Film Minister Shaun Woodward today launched a major initiative in the fight against film theft at an event hosted by the Federation Against Copyright Theft (FACT) and the Film Distributors’ Association (‘FDA’) in London.
The initiative ( ‘the toolkit’) combines two key elements to assist those working in the theatrical and distribution sectors and is specifically aimed at protecting film prints and preventing camcording.
Over 90% of pirate DVDs and illegal downloads originate from camcording in cinemas and FACT can now evidence a number of films that have been camcorded in the UK for global distribution by organised criminal networks. With cross industry support, the FACT Best Practice Guide To Prevent Camcording has now been distributed to UK cinemas and is a training and information tool for use by all staff in how to prevent and detect possible camcording. There is also information aimed at police, informing and advising them on how to deal with a suspected camcording incident.
The UK Film Print and Digital Media Management Protocol offers a detailed set of procedures and benchmarks for the secure, efficient handling of film prints at every stage of the UK theatrical lifecycle. This document was prepared in consultation with a wide-ranging task force and is available for reference by all companies, suppliers and service providers in the industry. The document can be downloaded from http://www.launchingfilms.com/piracy/printprotocol.html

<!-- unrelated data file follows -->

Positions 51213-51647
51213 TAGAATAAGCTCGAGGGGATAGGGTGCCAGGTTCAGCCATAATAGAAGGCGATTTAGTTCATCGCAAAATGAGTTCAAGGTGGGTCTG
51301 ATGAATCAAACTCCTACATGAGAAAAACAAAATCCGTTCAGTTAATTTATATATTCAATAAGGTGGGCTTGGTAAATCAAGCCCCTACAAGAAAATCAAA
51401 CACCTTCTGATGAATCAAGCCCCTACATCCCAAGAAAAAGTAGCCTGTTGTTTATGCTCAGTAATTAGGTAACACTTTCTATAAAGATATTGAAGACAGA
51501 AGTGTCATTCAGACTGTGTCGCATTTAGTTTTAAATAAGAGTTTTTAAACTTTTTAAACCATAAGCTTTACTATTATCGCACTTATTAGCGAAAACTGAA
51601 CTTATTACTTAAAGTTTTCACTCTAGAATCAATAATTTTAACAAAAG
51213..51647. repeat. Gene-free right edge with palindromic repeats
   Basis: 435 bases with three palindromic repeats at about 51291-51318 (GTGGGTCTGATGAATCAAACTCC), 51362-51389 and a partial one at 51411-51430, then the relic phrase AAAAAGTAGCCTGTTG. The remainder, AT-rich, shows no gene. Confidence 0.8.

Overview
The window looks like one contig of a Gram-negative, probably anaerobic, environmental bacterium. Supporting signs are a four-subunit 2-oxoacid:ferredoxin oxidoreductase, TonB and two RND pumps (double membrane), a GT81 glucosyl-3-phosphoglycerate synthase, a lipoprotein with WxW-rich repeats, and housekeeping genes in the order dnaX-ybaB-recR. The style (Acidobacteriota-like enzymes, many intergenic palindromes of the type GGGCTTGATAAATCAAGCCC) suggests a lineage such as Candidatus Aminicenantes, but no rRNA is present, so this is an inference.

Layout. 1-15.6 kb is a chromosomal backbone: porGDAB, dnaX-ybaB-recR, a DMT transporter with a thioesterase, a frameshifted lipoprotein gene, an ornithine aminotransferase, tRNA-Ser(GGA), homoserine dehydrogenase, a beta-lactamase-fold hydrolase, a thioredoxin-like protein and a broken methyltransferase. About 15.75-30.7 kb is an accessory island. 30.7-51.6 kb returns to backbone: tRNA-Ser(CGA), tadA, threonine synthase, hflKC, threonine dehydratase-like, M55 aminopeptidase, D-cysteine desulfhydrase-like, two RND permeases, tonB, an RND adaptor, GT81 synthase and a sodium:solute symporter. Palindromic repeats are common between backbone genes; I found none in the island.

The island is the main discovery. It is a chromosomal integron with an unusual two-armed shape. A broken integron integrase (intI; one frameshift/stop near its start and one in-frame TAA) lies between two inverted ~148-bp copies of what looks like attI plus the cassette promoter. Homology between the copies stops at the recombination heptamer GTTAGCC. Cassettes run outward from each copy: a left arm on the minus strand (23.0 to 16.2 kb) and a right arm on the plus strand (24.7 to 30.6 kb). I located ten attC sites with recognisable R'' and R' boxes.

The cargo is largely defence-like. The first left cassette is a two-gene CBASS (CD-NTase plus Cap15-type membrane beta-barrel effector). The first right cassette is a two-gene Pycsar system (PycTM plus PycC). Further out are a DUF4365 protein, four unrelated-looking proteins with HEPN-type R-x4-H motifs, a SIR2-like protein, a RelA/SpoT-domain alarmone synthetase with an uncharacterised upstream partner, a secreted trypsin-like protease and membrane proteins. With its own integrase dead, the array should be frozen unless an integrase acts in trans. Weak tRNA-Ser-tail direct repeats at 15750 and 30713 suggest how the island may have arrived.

Shaun Woodward said,”Film piracy is a crime. Pure and simple. And like any other crime we all have a duty to help stamp it out. This initiative will help those who are best placed to tackle it take swift and decisive action. It is consistent with the Government’s aim of helping build a film industry that is sustainable, stable and successful.
That’s why we’ve brought together government agencies, industry and enforcement in a collaborative approach, in the form of the Intellectual Property Crime Group, to share expertise to prevent and disrupt the growing threat from counterfeiting across a broad range of industries.”
Brian Robertson, FACT Chairman, added, “The clear purpose of the toolkit is to make it as hard as possible for film theft to originate from within the UK.
If you combine our theatrical and home entertainment sectors, we constitute the world’s second most valuable market for film, after the US. The retail value of these two sectors is close to £5 billion a year, and that’s not taking into account the wider economic and cultural benefits directly associated with film consumption.
The UK’s black market in film trafficking runs into many hundreds of millions of pounds a year. We have research suggesting that individual film releases lose up to £1.5 million from their cinema box-office because the titles are copied and distributed on pirate disks or via the internet.”